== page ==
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Ohio State professor William McDaniel discusses historical black culture, music at lecture


As an everyday phenomenon, music often has a deep meaning and was also used to promote social change throughout black history. 

William McDaniel, professor of African-American and jazz studies, highlighted the history of black music Tuesday at the William Oxley Thompson Memorial Library in his lecture, “Understanding Black History through Black Music: From Protests to Celebration.”

“Black history has played a central role in shaping our lives and music has helped to tell that story,” McDaniel said. “It’s virtually impossible for me to talk about black history without talking about black culture and I can’t talk about black culture without talking about black music.”

McDaniel traced through different historical genres of music and the important messages that music tries to portray. 

“Music is intoxicating and we can be lulled into a kind of romanticism where we miss the primary point and it’s important for us to know what the primary point is,” he said.

Many times, McDaniel said, the primary point of music is to promote social change and encourage a change in society.

“Social change takes into account the challenges,” McDaniel said. “(It) is greater than awareness. It takes the next step to how you deal with it.”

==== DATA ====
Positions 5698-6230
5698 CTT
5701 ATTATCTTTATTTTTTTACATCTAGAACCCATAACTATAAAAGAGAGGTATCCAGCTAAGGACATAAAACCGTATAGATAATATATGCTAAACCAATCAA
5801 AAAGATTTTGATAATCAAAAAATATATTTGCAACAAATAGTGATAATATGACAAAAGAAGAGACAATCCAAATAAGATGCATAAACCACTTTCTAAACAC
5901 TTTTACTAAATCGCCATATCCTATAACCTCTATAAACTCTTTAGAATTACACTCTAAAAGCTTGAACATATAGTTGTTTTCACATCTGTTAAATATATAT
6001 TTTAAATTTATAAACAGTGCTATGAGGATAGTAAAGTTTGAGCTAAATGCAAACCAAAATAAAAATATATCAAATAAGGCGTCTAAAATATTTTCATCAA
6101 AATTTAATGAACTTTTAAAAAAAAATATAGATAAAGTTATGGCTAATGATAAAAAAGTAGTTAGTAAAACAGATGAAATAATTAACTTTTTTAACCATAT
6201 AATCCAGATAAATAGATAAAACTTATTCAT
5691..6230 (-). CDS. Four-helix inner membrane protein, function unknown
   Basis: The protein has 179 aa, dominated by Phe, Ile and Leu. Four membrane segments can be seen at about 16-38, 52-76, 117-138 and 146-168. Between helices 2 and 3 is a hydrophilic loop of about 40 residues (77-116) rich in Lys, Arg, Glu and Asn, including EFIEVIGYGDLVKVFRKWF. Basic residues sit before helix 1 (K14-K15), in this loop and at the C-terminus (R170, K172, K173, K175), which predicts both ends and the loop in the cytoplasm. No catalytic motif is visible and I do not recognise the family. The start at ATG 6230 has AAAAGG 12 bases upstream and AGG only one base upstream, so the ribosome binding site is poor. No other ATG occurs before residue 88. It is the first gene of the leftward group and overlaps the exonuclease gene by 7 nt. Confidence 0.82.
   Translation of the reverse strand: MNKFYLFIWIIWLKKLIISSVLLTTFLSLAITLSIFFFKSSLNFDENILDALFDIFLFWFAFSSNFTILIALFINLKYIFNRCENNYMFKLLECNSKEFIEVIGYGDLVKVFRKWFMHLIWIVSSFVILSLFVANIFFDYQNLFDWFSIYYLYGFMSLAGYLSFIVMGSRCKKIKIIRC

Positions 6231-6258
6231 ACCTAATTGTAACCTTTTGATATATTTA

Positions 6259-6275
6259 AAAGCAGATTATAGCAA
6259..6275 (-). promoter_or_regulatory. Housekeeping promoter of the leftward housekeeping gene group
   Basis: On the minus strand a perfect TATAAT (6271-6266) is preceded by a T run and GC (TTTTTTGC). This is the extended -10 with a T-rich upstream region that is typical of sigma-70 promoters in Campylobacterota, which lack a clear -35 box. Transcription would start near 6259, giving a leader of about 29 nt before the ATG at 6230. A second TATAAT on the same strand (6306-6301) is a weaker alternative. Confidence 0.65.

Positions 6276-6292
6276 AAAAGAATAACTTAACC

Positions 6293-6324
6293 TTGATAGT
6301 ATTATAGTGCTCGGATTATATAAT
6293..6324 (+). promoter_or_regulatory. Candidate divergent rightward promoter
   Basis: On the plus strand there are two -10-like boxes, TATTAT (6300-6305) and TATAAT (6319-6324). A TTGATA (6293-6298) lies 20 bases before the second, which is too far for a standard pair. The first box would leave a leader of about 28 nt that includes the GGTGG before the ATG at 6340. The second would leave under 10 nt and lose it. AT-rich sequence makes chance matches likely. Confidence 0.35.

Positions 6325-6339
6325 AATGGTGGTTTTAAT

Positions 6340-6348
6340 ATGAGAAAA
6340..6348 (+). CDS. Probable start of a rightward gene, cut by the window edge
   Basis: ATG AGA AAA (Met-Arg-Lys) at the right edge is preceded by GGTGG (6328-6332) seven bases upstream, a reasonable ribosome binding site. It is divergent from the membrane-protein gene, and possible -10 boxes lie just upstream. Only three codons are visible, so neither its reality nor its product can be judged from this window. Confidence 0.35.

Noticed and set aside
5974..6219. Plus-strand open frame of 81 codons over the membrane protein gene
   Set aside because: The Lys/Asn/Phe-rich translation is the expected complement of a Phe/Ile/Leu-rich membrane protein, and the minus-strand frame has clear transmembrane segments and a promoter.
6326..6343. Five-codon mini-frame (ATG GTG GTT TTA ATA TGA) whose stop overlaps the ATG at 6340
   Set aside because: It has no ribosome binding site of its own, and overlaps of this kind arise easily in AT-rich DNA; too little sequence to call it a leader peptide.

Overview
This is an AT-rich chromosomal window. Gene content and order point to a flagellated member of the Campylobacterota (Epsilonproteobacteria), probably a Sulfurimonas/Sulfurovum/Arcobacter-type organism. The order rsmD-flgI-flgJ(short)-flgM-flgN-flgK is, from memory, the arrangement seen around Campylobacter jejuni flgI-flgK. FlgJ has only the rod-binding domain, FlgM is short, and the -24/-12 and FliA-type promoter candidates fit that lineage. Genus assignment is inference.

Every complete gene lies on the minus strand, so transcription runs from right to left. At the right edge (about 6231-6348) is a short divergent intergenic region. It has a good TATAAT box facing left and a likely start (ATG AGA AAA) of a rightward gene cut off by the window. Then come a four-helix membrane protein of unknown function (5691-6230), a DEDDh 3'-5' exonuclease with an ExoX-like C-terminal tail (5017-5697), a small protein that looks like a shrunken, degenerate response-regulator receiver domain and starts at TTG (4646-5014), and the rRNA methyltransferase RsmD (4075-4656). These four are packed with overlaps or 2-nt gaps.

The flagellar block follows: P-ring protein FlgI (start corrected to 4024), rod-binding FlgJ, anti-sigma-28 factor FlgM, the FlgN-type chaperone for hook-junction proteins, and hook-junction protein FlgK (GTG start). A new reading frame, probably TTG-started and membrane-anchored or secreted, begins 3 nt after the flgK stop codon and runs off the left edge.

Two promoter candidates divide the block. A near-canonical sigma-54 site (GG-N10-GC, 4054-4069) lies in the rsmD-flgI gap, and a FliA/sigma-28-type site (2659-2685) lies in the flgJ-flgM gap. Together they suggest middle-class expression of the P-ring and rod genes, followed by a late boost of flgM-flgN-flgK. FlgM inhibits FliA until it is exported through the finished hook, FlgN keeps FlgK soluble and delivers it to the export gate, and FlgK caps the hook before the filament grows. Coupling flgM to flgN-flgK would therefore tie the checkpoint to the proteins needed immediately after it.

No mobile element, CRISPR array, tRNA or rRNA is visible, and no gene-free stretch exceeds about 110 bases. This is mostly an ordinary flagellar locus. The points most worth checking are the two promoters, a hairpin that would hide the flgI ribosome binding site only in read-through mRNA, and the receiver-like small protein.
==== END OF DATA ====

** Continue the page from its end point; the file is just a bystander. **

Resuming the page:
He also said the underlying message in music has changed throughout time and began with spirituals, which slaves sang during work.

“These songs derived directly from the black experience in America,” McDaniel said. “It would be easy to be lulled because of those really beautiful lines and if you have a really terrific singer, that can take you further away from the point here.”

Although these songs might seem as though they’re about religious devotion, McDaniel said that’s not always the case.

“Spirituals often draw on Biblical stories and may seem like worship songs but the point of the songs is to chronicle the lives of slaves, the hardships endured and the opportunity for freedom,” McDaniel said.

But spirituals aren’t the only songs that have a deeper meaning promoting social change. The blues, which McDaniel cites as the genre that most widely influenced 20th century music, also tell a personal story.

“You can really empathize – you hear what she’s going through,” McDaniel said about Bessie Smith’s version of “In The House Blues.”

In the 1960s and beyond, the Civil Rights Movement motivated artists such as James Brown and Aretha Franklin. Some of the songs were too political to be played on radio.

The era of rap has also ushered in an opportunity to promote social change through music.

“Rap is important because it provided a place for youth to say things in their own way,” McDaniel said.

Through time, music will continue to promote change and present deep messages.

“We fall in love with the music, but we have to go beyond and consider that there’s a message in the music,” McDaniel said.

The lecture was presented as part of Ohio State’s United Black World Month.

The event took place at the library to encourage a variety of students to come to the event, said Fern Cheek, research librarian and associate professor.

“We thought music is a different way to reach people,” Cheek said. “Hopefully people are more aware of the music (after the event).”

Nyiala Harris, a first-year in exploration, said she enjoyed the event.

“I’ll pay attention to the music I listen to and the message behind everything,” Harris said after the lecture.

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